Donâ€™t Complain About Seeing My Child In A Stroller Unless You Want To Run My Errands For Me
I can add seeing an older toddler in a stroller to the list of the things I used to judge parents about before I actually became one. Then I had a child in the city – and I realized sometimes you just really need to get things done. Has anyone ever stopped to consider that? Sometimes parents need to walk faster than a child’s pace and actually accomplish something.
The Daily Mail ran an article today titled, The four-year-olds who are still pushed around in prams, and the defiant mothers who can’t see ANYTHING wrong with it. It’s basically an article filled with moms explaining that they need to get some errands done, complete with a bunch of statistics about childhood obesity to effectively shame them for wanting to finish their shopping in under three hours. How dare they! Seriously? Have you ever taken a walk with a three-year-old? It requires epic patience – patience that you give them most of the day. But sometimes, things need to get done. Some people rely on their strollers to transport their children to and from these errands. There is nothing wrong with this.
“I’m probably a bit lazy but I use the buggy most days to make things as easy as possible for myself,” confesses Jayne, from Rickmansworth in Hertfordshire. “We drive to Oscarâ€™s school – he would be horrified to be seen turning up in a buggy in front of his friends – but I wouldn’t consider going shopping without it.Â Something that takes me 20 minutes with him in a pushchair will take 40 minutes if I donâ€™t use it.”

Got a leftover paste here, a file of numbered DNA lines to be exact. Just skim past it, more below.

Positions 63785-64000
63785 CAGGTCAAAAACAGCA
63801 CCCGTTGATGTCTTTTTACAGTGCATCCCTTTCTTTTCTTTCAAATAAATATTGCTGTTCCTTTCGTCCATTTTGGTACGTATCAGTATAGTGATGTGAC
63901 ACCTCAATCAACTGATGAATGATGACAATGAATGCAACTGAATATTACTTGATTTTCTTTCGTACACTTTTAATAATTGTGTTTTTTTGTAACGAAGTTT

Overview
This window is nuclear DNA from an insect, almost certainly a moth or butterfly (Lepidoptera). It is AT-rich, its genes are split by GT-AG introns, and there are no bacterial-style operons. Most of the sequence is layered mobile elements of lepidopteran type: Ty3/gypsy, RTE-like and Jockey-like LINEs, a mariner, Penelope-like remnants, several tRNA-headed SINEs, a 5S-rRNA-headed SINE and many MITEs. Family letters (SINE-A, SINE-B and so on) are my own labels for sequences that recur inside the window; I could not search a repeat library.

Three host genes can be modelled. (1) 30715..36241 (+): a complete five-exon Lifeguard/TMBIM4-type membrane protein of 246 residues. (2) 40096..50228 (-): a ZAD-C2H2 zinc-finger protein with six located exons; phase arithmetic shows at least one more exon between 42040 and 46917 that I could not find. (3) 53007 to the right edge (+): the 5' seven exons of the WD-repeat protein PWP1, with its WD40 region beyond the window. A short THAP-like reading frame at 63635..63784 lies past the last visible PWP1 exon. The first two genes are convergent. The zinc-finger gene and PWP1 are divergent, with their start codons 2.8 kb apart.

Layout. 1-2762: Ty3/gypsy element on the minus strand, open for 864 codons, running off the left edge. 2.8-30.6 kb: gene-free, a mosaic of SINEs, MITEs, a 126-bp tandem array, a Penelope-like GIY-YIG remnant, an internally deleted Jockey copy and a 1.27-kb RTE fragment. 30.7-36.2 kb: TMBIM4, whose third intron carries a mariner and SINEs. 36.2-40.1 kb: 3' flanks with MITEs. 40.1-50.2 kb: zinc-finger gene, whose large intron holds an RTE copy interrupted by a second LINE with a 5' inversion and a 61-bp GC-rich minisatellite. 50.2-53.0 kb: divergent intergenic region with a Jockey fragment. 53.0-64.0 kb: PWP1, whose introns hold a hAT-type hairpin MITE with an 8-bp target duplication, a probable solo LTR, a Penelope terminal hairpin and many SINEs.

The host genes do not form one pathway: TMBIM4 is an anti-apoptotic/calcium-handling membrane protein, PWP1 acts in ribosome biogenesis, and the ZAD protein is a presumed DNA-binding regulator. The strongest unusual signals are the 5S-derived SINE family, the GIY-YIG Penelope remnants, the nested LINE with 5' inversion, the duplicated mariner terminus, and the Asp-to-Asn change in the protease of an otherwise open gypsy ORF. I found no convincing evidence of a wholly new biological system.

Here’s another amazing quote:
Jayne Warner sighs with frustration as her little boy refuses yet again to get into his buggy. ‘No! I want to walk,’ cries Oscar, shaking his head. It’s the last thing his 26-year-old mother needs. She’s facing a busy day and is anxious to get around the shopping centre as quickly as possible.
‘If you get in the buggy,’ she cajoles, I’ll give you a biscuit.’
Oscar relents and is wheeled to the supermarket, munching on a chocolate chip cookie.
Oh no! She’s shoving cookies into his mouth while “cajoling” him into the stroller. And she’s frustrated. All the little boy wants to do is walk, poor thing! Give me a break. I think he’ll survive a shopping trip in a stroller.
The writer goes on to mention that Britain is in the throes of a childhood obesity epidemic and quotes a doctor who thinks riding in strollers irreparably damages your child:
Psychologist Sally Goddard Blythe has warned that it can jeopardise brain and speech development.
‘Infants need opportunity for free movement and exploration,’ says Mrs Goddard Blythe, director of the Institute for Neuro-Physiological Psychology, in Chester.
‘Social interaction also helps physical development – for example, eye contact, singing and talking. That is not happening if a child is in a forward-facing buggy.’
Did you hear that, moms? Make sure you never stop singing or taking to your kids and pushing them in a stroller is bad. Very bad. Just block out an extra few hours to run your errands so everyone stops judging you.